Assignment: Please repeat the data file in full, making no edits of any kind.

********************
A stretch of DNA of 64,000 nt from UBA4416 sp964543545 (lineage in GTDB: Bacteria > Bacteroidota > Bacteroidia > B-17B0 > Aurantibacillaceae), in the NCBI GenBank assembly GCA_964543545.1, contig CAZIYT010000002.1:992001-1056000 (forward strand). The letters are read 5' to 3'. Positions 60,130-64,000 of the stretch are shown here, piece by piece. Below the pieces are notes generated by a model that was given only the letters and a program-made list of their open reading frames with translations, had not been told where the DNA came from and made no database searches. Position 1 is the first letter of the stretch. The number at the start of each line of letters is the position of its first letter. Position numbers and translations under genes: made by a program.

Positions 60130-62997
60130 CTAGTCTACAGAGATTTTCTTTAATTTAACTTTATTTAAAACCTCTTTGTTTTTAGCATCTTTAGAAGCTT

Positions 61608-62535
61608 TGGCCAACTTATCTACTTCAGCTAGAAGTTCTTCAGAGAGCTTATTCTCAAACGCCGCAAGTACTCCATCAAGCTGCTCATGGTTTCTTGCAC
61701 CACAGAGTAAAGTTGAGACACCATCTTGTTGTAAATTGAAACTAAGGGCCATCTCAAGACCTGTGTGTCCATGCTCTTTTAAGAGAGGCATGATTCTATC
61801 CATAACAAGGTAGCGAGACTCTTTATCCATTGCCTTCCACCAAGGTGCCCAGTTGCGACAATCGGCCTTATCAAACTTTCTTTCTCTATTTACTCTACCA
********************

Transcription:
A stretch of DNA of 64,000 nt from UBA4416 sp964543545 (lineage in GTDB: Bacteria > Bacteroidota > Bacteroidia > B-17B0 > Aurantibacillaceae), in the NCBI GenBank assembly GCA_964543545.1, contig CAZIYT010000002.1:992001-1056000 (forward strand). The letters are read 5' to 3'. Positions 60,130-64,000 of the stretch are shown here, piece by piece. Below the pieces are notes generated by a model that was given only the letters and a program-made list of their open reading frames with translations, had not been told where the DNA came from and made no database searches. Position 1 is the first letter of the stretch. The number at the start of each line of letters is the position of its first letter. Position numbers and translations under genes: made by a program.

Positions 60130-62997
60130 CTAGTCTACAGAGATTTTCTTTAATTTAACTTTATTTAAAACCTCTTTGTTTTTAGCATCTTTAGAAGCTT

Positions 61608-62535
61608 TGGCCAACTTATCTACTTCAGCTAGAAGTTCTTCAGAGAGCTTATTCTCAAACGCCGCAAGTACTCCATCAAGCTGCTCATGGTTTCTTGCAC
61701 CACAGAGTAAAGTTGAGACACCATCTTGTTGTAAATTGAAACTAAGGGCCATCTCAAGACCTGTGTGTCCATGCTCTTTTAAGAGAGGCATGATTCTATC
61801 CATAACAAGGTAGCGAGACTCTTTATCCATTGCCTTCCACCAAGGTGCCCAGTTGCGACAATCGGCCTTATCAAACTTTCTTTCTCTATTTACTCTACCA